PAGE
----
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Surprised I haven't come across this before. Interesting stuff! Does this have any implications for how you investigate COPD exacerbations, especially when there doesn't seem to be an infection or other obvious cause?

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Prehospitally? No. It doesn't. In a prehospital sense it's more mental floss than anything.

For someone I'm going to admit, however, it could possibly change some of what I'd do. I'm drawing labs anyway so why not throw a d-dimer on the the blood work? Depending on symptoms and their responses to treatment consider a chest CT.

I just saw the study yesterday so I haven't had too much discussion about it yet. I think it'd be interesting to hash this out a little more thoroughly.

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Thanks. Sorry, yeah "you" meant paramedicmike, PA-C in the ED. I wonder whether the D-dimer could end up leading to more confusion than clarification though given the lack of specificity?

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Well, if the dimer is negative that rules out the PE. Continue with the admission and treat the COPD appropriately. So in that sense I don't think it'll confuse anything.

If it's positive, however, I'm also looking at PERC criteria or Wells score and I'm probably going to scan them. (Kinda' hard to argue after the fact with a respiratory distress patient that I thought enough to get a dimer on why I didn't scan them when it came back positive.) Then it'll be time to consider anticoagulants and let the hospitalist doing the admission know what's up.

I've not yet looked to see if there's anything out there on how many of these patients will be positive given other comorbid factors.

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1 in 4 COPDers who are admitted MAY have a PE. I'm not overly impressed yet. Of the 1 in 4 that may have a PE, how many are clinically significant? I know the study doesn't address this but I don't think I would change practice yet. Maybe future studies based on this one would persuade me. I would guess that most of your COPDers are going to have positive d-dimers due to the infection/inflammation related to their disease. Personally, I think the PERC rules are useless and don't use them anymore (yeah, my n=1 may not mean much but to think I could have missed a healthy, productive 24 y/o with multiple PEs with infarcts makes me question the PERC criteria). I would almost argue that you can't use a d-dimer in COPDers either since their pretest probability is moderate to high and d-dimers are only useful in low pretest probability pts. I think it all comes down to clinical gestalt.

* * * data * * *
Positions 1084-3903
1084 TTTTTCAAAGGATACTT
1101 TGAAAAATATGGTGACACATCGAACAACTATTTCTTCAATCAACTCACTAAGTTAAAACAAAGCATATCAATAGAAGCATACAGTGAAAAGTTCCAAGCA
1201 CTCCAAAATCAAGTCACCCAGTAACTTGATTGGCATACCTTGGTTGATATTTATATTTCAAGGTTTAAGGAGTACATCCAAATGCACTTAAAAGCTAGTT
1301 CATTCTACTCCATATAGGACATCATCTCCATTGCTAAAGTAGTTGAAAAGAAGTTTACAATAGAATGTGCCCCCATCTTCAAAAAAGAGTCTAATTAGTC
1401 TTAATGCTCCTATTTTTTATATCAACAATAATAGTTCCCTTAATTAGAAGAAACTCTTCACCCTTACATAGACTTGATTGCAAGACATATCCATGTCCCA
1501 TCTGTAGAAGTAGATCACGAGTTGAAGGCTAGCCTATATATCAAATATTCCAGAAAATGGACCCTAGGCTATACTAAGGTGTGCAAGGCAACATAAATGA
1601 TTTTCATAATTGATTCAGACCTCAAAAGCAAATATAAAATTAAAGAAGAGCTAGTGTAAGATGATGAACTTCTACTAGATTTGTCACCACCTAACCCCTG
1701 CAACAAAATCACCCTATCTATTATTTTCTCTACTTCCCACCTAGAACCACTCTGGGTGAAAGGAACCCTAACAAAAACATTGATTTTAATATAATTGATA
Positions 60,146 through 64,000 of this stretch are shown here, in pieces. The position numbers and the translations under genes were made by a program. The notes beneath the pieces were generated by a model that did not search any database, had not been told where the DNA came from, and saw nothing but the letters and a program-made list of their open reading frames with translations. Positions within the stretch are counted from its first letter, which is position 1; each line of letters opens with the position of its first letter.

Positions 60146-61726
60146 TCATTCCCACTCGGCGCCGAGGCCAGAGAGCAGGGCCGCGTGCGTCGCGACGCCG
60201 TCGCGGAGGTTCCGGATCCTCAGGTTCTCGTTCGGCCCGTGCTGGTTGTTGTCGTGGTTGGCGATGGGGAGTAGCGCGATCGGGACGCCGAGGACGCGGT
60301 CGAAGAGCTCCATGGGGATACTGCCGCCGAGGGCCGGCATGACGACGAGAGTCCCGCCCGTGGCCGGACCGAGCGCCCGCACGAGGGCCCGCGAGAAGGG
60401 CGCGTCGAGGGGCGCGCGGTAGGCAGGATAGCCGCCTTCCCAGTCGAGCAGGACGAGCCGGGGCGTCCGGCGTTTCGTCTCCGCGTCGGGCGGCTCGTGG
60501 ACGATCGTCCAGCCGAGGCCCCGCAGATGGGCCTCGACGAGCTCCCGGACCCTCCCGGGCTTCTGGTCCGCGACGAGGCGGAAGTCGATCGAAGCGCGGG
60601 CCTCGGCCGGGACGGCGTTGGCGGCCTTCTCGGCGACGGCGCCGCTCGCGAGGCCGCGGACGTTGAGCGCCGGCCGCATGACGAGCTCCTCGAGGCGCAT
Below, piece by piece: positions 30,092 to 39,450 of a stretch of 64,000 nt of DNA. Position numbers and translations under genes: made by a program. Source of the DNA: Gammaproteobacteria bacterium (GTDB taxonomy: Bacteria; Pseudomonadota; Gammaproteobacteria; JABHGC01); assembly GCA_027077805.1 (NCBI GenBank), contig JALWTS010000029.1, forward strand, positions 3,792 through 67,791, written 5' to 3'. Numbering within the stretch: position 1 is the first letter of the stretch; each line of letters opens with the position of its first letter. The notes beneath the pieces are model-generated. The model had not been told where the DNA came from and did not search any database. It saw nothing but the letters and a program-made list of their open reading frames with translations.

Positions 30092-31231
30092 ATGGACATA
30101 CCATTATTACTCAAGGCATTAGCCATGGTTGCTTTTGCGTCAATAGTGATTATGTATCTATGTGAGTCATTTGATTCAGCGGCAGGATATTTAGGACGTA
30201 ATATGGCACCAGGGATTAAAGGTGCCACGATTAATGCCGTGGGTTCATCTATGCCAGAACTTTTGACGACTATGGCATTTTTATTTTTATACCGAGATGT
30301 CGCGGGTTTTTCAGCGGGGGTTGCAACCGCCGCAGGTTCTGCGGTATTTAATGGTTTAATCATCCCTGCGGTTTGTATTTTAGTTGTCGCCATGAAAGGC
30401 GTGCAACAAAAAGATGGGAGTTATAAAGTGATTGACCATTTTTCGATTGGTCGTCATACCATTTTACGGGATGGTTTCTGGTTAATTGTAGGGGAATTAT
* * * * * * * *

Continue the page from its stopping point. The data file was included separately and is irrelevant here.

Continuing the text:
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Thanks, Doc. By chance I had a discussion with my attending last night about this very topic. (Well, as a spin off from another patient on whom we were trying to rule out a PE.) He pretty much said exactly what you said.

It's definitely interesting seeing things from the ER side of the door.

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You're welcome. This is the way science works. This study may not change much but it raises some more questions that may lead to additional research that changes everything.

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That why they call it practicing medicine.

There is SO much that we don't know .

Many of the "old school" practices have been shown to have little positive effect on pt outcome as science is expanded and studies are done.

The problem with most studies, is the authors are looking for a set of answers to specific questions and in reality often discover something else they hadn't even considered.

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